Is there any good route planning software for Android tablets with gps out there with like bridge numbers, lock numbers, distance and location. Bit like naval charts but for inland waterways. I use to have a load of (A5) books back in the day that had maps for different canals plus information about services, shopping, moorings, things to see and do, places of interest to visit etc.

I believe there are Android apps around now, but I've not bothered. I use Canalplan AC and paper Nicholson guides. CaRT do downloadable boaters guides from their web site, which are good for the latest info. When on the move I'll have the Nicholson's guide with me. Not too bothered if it drops in the drink. Would be much more upset if an expensive phone, or tablet went overboard, or got rained on. Only used GPS the first time I did the tidal Trent as I was concerned about the possible lack of features to pin point my location. Turned out not to be needed. Everywhere else, bridge numbers, lock names and so on let you easily find where you are.

 

I won't go in to fuel duty, or toilets. Loads of stuff on here to read through if you do a search. Especially not getting involved with the toilet holy wars! The arguments are almost as heated as the ones about Br3x1t

 

Jen

Edited by Jen-in-Wellies

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I use the eCanal maps, RCR sell them now but they were having problems on the latest iphones, i think. They work on Android 6 OK.  Great for new info but I still navigate by old Nicholsons, the canals haven't moved much. I use Maps.me for shopping.

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1 hour ago, Jen-in-Wellies said:

 

Coal stove is the cheapest and most robust heating source if you are living on the boat all winter. Diesel heating is good for spring and autumn when you need to take the chill off early morning, or late evening for an hour or two. Can be run 24/7, but more expensive. Some find it unreliable if not run flat out. I've just got the solid fuel stove. A back up diesel stove is a good idea, but not essential, unless the stove breaks in a cold snap. Gas heating is still fearsome expensive. Easily two 13kg bottles a week in winter.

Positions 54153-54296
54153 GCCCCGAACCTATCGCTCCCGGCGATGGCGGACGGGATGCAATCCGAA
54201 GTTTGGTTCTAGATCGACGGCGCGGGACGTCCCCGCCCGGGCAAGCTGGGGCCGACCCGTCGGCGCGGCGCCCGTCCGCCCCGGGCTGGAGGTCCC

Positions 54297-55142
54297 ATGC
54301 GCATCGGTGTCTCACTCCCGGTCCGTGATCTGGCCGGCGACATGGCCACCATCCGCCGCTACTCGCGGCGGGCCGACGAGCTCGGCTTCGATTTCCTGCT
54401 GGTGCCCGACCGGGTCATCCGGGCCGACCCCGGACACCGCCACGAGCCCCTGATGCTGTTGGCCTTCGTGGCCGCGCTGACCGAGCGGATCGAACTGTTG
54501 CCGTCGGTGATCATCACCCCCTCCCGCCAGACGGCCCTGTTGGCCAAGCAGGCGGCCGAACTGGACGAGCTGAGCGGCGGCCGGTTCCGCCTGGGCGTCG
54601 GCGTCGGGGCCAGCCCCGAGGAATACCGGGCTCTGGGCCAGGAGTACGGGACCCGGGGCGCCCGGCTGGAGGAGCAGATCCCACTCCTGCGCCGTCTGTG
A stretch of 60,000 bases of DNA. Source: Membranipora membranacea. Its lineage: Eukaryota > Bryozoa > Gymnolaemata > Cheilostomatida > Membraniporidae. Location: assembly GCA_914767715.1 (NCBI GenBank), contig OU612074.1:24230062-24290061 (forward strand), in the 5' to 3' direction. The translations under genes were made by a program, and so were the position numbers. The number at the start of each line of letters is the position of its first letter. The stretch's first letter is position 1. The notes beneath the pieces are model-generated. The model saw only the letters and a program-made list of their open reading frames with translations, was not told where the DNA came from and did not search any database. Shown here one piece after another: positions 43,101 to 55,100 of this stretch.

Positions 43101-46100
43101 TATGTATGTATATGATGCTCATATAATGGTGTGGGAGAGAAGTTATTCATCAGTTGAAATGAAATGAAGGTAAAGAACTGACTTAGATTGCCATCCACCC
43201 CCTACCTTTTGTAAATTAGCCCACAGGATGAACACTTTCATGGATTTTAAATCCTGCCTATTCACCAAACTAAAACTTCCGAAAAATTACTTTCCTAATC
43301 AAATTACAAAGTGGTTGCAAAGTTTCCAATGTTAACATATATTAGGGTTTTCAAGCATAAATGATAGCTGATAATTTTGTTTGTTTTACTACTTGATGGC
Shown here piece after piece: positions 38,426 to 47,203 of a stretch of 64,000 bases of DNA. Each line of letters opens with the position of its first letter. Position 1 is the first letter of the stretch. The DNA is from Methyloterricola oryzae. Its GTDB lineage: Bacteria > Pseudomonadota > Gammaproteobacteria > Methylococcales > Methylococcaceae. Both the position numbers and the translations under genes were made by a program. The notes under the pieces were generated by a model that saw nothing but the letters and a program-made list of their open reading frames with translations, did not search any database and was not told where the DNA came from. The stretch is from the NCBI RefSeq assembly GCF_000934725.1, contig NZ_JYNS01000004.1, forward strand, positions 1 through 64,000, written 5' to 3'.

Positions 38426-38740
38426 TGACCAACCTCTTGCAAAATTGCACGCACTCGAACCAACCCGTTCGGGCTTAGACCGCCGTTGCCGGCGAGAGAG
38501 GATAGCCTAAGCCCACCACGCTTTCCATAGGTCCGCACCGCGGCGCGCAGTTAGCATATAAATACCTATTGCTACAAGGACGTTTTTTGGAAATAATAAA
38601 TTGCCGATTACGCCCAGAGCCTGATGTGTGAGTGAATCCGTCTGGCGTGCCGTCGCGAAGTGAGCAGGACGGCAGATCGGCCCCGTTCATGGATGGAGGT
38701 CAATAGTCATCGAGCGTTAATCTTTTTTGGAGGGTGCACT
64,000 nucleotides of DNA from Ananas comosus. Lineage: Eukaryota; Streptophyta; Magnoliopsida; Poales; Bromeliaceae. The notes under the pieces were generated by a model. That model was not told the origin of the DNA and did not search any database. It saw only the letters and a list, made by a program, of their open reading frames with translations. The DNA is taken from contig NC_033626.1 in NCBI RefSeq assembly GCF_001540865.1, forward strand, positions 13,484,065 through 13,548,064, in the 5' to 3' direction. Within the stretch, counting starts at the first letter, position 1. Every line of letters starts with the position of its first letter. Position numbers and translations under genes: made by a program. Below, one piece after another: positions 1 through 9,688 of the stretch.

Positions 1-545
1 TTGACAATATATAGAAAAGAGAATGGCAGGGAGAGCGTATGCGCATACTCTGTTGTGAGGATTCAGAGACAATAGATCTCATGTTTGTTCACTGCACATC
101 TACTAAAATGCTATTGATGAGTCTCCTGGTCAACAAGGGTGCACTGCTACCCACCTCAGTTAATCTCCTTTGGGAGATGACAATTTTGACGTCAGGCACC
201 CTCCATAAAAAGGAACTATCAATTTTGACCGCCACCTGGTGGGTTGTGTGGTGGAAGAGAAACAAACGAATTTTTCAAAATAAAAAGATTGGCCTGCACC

I think you are referring to an Eberspacher or Webasto(other models are available)......which, I agree with you.

however, a diesel fuelled Lockgate/Kabola/Refleks are no different in cost (especially with diesel price dropping now), and only need a good clean once a month and they are very efficient and hot.

  • Greenie 2

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3 hours ago, Quillan said:

I will need a bow thruster having had heart surgery, being diabetic and having asthma and of course being single handed.

 

I'm not trying to put you off, but if you don't think you can pull a boat in to the side with a line are you sure you can (still) work locks and bridges single handed?

 

It might be worth trying it somewhere if you get the chance.

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Thanks for the replies.

 

I had coal fired central heating via a Morso and back boiler on Merchant. It was difficult to get the water circulation going. I don't know if this was normal or not. If the fire got to hot steam would start to come out of the header tank. I thought a wet diesel system on a 57ft boat would be better in areas away from the lounge area.

 

Think I will go for 57ft and trim my wardrobe a bit.

 

If I go down the route of having a 3kva alternator attached to the engine mainly for a washer dryer, diesel central heating, engine water heating, electric oven and a two burner induction hob what percentage of the diesel cost could I reasonably claim at the lower rate?

 

On Merchant which was 70ft I didn't have a bow thruster and I got to moor it quit well into some tight spaces. That was 20 years ago. I have a Beneteau Oceanis 48ft which came with bow thruster and I have to say it is magic and so much easier to parallel park with no effort. Having that makes me a bit over qualified having an Ocean Masters and Yacht Master certificates which of course are totally irrelevant on inland waterways ecept of course they also include the ICC inland Helmsman certificate as well.